A Wolf at the Door

A Wolf at the Door

Try out these bite-sized fantasy reads for some fall fun.

Collections by Ellen Datlow and Terri Windling are my absolute favorite sources of fantasy literature these days, so when I heard of A Wolf at the Door, I knew I had to read it. Our library doesn’t have this collection, so I used a gift card I won in a writing competition to purchase the book online. I’m very glad that I did, too, because not only was it a great read, it will also be a wonderful book for my daughter to read in a couple of years.

Favorite authors like Tanith Lee, Neil Gaiman, Gregory Maguire, and others are included in the book—as are retakes on favorite fairy tales, such as “The Twelve Dancing Princesses” and “Hansel and Gretel.” The latter, in fact, may be my favorite retelling in the entire book—as well as the darkest story in the collection.

Fear not, however, when giving this book to a young adult or even a middle schooler as a gift, as most of the stories within are not fear-inducing. In fact, the element of fantasy is their only unifying quality. Some are sort of love stories, while some are funny. Some are just plain silly, while others have you going for a minute thinking something awful is going to happen when, in fact, everything is okay.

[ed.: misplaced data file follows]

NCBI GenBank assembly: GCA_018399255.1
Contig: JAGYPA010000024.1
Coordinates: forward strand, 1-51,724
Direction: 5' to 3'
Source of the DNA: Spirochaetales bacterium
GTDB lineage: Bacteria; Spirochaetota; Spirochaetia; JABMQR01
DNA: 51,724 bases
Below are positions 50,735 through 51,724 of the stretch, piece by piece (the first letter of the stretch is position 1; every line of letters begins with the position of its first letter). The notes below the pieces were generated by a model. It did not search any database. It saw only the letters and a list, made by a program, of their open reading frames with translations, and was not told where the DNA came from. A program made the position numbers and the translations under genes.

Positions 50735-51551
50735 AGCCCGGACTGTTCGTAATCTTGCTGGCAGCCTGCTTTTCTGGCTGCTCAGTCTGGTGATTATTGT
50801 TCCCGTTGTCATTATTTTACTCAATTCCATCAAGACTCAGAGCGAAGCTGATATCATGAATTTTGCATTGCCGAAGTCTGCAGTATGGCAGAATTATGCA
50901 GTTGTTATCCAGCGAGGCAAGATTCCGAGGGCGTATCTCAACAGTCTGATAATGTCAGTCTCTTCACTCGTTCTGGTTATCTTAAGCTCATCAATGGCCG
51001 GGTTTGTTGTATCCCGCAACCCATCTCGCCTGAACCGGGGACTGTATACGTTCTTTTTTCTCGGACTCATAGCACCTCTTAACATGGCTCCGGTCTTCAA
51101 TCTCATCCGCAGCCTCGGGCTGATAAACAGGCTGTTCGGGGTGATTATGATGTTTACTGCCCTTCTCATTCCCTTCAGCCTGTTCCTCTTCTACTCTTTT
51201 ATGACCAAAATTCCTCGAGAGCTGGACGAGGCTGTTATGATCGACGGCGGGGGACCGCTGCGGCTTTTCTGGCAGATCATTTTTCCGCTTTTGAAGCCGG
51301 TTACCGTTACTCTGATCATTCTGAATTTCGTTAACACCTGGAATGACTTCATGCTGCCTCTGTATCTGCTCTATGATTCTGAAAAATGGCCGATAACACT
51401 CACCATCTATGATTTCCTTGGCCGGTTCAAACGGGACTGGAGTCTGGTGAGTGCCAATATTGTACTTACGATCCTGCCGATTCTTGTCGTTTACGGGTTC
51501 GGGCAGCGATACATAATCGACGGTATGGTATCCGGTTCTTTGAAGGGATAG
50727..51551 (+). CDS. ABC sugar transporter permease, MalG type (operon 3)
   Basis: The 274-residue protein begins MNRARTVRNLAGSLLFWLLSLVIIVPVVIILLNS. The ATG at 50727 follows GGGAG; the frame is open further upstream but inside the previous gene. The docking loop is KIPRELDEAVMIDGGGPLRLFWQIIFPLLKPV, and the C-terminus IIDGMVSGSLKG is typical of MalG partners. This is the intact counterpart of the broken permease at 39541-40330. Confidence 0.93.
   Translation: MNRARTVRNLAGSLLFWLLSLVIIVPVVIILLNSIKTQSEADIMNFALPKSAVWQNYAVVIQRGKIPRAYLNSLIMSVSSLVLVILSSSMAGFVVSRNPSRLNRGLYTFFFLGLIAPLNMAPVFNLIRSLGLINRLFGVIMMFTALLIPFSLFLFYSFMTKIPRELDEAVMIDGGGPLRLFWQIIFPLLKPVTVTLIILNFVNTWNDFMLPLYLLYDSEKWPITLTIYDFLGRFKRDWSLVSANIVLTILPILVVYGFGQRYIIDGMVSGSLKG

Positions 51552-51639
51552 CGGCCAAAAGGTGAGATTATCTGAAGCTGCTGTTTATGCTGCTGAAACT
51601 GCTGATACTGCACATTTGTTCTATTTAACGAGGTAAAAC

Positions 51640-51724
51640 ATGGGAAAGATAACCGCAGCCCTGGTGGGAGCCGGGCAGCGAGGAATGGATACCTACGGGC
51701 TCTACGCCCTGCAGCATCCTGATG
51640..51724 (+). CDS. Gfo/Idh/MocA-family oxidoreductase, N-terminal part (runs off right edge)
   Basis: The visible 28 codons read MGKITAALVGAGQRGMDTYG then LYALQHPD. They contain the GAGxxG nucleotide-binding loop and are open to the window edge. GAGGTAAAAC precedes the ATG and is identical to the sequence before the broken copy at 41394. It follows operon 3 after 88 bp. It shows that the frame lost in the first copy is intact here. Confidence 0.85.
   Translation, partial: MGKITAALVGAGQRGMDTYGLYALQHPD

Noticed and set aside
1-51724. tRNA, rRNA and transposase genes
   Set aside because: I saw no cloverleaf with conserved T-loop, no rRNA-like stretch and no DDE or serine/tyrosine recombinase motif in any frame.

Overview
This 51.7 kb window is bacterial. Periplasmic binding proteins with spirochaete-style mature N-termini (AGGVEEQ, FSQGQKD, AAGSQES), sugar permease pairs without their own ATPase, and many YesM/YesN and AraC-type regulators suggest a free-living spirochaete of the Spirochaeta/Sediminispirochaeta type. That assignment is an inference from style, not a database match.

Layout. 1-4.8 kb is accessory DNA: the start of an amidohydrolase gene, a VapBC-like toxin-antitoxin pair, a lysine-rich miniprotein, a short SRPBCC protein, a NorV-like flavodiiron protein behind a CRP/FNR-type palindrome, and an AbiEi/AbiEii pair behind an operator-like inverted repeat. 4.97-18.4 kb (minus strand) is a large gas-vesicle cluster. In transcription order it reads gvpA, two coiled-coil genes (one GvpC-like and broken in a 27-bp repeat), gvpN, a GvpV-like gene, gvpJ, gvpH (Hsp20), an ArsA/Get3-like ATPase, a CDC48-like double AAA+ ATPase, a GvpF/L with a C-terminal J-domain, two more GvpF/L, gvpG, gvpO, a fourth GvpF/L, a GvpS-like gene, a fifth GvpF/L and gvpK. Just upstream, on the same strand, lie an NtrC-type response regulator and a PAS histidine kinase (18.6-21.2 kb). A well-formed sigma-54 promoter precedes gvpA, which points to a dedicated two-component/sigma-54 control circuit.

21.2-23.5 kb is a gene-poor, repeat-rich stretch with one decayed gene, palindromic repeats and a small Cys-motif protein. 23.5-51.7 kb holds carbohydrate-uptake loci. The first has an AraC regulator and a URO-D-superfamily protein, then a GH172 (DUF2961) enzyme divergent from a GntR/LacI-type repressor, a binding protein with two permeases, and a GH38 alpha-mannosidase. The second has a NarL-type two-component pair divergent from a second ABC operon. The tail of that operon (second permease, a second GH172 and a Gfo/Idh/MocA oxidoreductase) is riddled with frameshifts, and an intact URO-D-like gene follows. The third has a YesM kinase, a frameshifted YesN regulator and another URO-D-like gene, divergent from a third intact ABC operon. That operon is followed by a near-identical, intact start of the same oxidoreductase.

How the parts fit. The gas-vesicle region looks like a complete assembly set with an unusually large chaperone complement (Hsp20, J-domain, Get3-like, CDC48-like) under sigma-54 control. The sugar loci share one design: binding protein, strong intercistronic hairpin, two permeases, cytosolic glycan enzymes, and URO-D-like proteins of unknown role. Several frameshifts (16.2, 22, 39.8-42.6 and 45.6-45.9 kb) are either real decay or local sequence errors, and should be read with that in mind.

A take on “The Ugly Duckling,” for example, had me dreading that the title character was going to go all Red Dragon on us, but she thankfully did not. As I stated before, the most disturbing tale would be the retelling of “Hansel and Gretel,” also known as “Hansel’s Eyes” in the book. That said, readers will be satisfied with the happy ending—and what fairy tale didn’t have a grisly moment in its original version anyway? With the exception of one or two other dark tales (none as dark as this one, I think), most would be stories that most parents would probably be okay reading to their children.

People interested in these editors and their wonderful fantasy collections might also want to check out Troll’s Eye View, my other favorite collection from them specifically for younger readers. However, it is their fiction for adults—also retellings of fairy tales, though they are far darker and more disturbing, and sometimes more beautiful—that many older readers will be sure to enjoy. I would start with Silver Birch, Blood Moon and go from there.